One of the greatest concerns that parents have is the wellbeing of their child, and more often than not, parents keep a close eye on details such as growth, development and welfare of their child very seriously. Many parents also have a concern about whether their child’s growth has reached its optimum stage or if it has reached its maximum growth potential.
According to Associate Professor Dr Muhammad Yazid Jalaludin, President of Malaysian Paediatric Association (MPA), many children who seem to be growing normally may end up shorter and lighter than expected by the time they reach adulthood.
He explains: “Most Malaysian children are growing normally. However, the National Health & Morbidity Surveys have shown that some are not doing as well. The prevalence of stunting (low height-for-age) among children under five-years-old increased from 17% in 2006 to 20.7% in 2016. Underweight in the same age group also rose from 12.9% in 2006 to 13.7% in 2016.”
A/Prof Yazid adds: “While poverty-stricken children are particularly vulnerable, those from more affluent families can also be facing growth problems. This may be caused by a number of reasons that slowly impede the child’s growth over time. So, we need to detect and correct growth problems in all children to help them grow to their fullest potential.
“This is especially important in children in their first five years of life. 60% of a child’s growth potential is achieved in this age. When children have a healthy growth rate, they are more likely to have a healthy growth pattern as they continue growing”.
“Early intervention is critical because it can avert a host of long-term problems associated with poor growth including health issues (eg metabolic diseases), and developmental or psychosocial challenges (such as poor cognitive performance and low self-esteem).”
Professor Dr Lee Way Seah, Chairman of the IMFeD Malaysia programme, remarks: “As paediatricians, we encourage parents to work with us to optimise their children’s growth. This is why we decided to mount the IMFeD Malaysia ‘Get Growth On Track’ campaign, in collaboration with Abbott.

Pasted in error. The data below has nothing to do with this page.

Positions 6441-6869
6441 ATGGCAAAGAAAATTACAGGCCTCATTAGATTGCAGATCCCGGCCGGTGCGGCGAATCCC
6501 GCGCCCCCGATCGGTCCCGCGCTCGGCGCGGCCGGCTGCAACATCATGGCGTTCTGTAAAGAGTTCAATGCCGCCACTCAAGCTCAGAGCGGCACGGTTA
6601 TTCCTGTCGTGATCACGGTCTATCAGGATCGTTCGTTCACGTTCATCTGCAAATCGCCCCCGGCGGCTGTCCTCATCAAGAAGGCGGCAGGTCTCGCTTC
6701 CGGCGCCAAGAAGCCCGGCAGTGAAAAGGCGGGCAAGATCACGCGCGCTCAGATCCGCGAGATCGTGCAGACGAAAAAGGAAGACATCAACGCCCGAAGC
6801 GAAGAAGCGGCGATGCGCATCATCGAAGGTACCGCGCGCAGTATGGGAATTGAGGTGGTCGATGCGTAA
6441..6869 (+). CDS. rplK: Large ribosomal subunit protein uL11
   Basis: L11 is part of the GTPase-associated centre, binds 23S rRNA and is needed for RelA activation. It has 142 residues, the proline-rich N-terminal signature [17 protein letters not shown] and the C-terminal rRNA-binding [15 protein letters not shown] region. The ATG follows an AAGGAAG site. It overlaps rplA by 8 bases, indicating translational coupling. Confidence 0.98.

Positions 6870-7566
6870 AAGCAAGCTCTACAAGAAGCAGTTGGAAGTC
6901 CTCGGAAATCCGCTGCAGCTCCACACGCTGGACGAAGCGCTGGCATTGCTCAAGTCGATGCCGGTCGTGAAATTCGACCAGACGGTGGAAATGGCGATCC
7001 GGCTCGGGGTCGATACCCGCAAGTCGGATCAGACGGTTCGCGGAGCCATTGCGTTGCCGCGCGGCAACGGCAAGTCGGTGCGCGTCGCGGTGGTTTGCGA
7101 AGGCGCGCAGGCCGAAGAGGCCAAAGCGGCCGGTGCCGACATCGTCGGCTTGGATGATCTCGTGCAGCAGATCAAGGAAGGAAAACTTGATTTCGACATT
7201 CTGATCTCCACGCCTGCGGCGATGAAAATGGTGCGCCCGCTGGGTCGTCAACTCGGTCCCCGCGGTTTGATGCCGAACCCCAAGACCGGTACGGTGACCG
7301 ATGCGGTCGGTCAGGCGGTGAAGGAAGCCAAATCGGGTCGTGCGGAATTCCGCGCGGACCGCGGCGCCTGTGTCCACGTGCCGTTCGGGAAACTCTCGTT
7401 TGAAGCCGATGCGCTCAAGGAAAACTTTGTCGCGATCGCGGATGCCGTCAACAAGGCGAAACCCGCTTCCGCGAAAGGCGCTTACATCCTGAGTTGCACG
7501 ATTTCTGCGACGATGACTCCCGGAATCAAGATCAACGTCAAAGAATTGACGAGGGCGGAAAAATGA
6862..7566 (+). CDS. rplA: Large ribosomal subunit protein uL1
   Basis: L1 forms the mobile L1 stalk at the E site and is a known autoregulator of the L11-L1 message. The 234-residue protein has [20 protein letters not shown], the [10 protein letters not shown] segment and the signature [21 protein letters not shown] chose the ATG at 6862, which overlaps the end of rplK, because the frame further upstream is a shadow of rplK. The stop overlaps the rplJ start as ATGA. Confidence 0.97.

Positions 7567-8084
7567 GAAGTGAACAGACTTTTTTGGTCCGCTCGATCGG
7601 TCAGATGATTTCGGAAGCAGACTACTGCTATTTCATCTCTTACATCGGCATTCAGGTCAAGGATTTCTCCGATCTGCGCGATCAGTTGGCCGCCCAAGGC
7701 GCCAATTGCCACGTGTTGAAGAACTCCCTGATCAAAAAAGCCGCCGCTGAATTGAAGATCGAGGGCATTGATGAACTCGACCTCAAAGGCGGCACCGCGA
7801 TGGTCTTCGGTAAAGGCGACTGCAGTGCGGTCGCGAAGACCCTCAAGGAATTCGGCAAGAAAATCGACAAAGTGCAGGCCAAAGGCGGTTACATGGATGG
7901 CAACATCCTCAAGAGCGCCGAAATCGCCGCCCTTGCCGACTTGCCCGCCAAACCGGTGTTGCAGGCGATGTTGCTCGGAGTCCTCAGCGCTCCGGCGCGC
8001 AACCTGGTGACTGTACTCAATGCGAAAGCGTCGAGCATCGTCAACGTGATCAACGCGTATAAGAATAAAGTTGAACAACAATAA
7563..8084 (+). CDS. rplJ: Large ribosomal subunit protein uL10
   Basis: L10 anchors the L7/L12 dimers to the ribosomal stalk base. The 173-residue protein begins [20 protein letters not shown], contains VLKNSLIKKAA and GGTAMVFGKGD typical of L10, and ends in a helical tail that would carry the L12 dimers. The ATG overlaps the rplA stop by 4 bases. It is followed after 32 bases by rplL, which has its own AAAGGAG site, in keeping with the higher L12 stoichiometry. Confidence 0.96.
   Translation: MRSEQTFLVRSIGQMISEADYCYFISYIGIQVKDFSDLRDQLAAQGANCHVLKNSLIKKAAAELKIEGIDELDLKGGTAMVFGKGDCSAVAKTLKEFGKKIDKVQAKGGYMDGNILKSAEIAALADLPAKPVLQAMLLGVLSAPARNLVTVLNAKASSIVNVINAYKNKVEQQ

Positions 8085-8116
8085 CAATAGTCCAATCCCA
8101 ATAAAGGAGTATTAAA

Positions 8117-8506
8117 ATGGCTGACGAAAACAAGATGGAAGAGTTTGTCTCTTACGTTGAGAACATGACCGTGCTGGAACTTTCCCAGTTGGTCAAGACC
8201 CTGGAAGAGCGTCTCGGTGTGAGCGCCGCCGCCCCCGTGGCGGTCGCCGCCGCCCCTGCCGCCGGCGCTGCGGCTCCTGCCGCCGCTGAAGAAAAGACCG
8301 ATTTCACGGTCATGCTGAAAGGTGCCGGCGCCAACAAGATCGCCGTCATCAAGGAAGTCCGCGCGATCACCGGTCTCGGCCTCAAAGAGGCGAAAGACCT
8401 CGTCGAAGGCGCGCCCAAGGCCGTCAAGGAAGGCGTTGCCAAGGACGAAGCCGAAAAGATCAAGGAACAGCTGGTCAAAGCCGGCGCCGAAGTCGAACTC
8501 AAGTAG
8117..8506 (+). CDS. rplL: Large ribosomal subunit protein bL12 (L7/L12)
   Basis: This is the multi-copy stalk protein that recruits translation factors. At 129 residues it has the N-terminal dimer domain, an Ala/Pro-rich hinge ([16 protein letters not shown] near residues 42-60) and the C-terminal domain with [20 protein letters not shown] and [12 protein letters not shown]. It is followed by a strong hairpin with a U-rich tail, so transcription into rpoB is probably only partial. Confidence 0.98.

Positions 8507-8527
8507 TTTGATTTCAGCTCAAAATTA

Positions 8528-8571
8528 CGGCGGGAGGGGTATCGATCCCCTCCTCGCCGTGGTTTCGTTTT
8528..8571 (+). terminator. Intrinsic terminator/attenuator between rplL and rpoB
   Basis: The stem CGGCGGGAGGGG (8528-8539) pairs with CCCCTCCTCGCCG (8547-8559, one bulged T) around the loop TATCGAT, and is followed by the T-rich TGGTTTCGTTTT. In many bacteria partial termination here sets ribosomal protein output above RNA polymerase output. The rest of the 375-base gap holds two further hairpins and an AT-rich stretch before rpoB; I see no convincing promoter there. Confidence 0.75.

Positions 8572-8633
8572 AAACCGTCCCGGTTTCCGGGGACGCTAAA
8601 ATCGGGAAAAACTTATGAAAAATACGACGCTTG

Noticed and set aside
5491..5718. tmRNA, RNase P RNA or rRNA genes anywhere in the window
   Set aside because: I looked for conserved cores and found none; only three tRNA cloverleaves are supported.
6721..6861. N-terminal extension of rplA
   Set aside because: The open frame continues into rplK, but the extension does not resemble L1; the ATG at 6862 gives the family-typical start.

He went on to say, “We invite parents to visit participating paediatricians who have been trained to ‘Measure, Identify & Manage’ growth issues in children. We will plot their height and weight values onto growth charts, investigate possible growth risk factors, and counsel parents with appropriate measures to take.”
According to Prof Lee, the paediatricians will be particularly concerned with certain important tell-tale signs. These include inappropriate diet, poor food intake (due to picky eating, other feeding difficulties or developmental issues), and the presence of chronic health conditions.
“There are many things that can affect a child’s nutritional status which is, by far, the most important and direct determinant of how well the child will grow,” said Prof Lee. “This could be the reason why the child is shorter or lighter than an average child or may become that way in a few years down the road.”
Prof Lee assures parents that there are proven strategies to help overcome these growth risk factors. “As a parent, you will receive advice on what foods to give; feeding rules and techniques; tips to ensure adequate sleep, and even related parenting styles. If appropriate, your paediatrician may also recommend oral nutritional supplementation if your child requires additional energy and nutrients for catch up growth.
“These interventions have to be personalised to you and your child. Hopefully, they will mark the beginning of a journey that you and your paediatrician will make to continually check on your child’s improvement and monitor his/her growth,” he says.
Robert Cleveland, general manager of Abbott in Malaysia, believes the ‘Get Growth On Track’ campaign is a timely contribution to children’s health and wellness. He says: “At Abbott, we understand the concerns of parents on whether or not their children are growing well and getting the nutrition that they need to reach their full growth potential. That is why we have been working with Malaysian Paediatric Association through the IMFeD programme to support and train paediatricians on the role of nutrition in children’s growth since 2012. We are now even more excited to be associated with MPA’s first and largest childhood growth screening & counselling campaign.
“As the trusted nutrition partner, supporting the ‘Get Growth On Track’ campaign is our way of bringing paediatricians and parents together to bring lifelong benefits to Malaysians beginning with the tender years of childhood. We would like to call out to all parents to discuss your children’s growth with your paediatricians today,” Mr Cleveland added.
Parents who wish to find out more about the ‘Get Growth On Track’ campaign or locate a paediatrician, please contact the IMFeD Malaysia programme secretariat at firstname.lastname@example.org or telephone (03) 7931 1868 or (03) 7960 9788.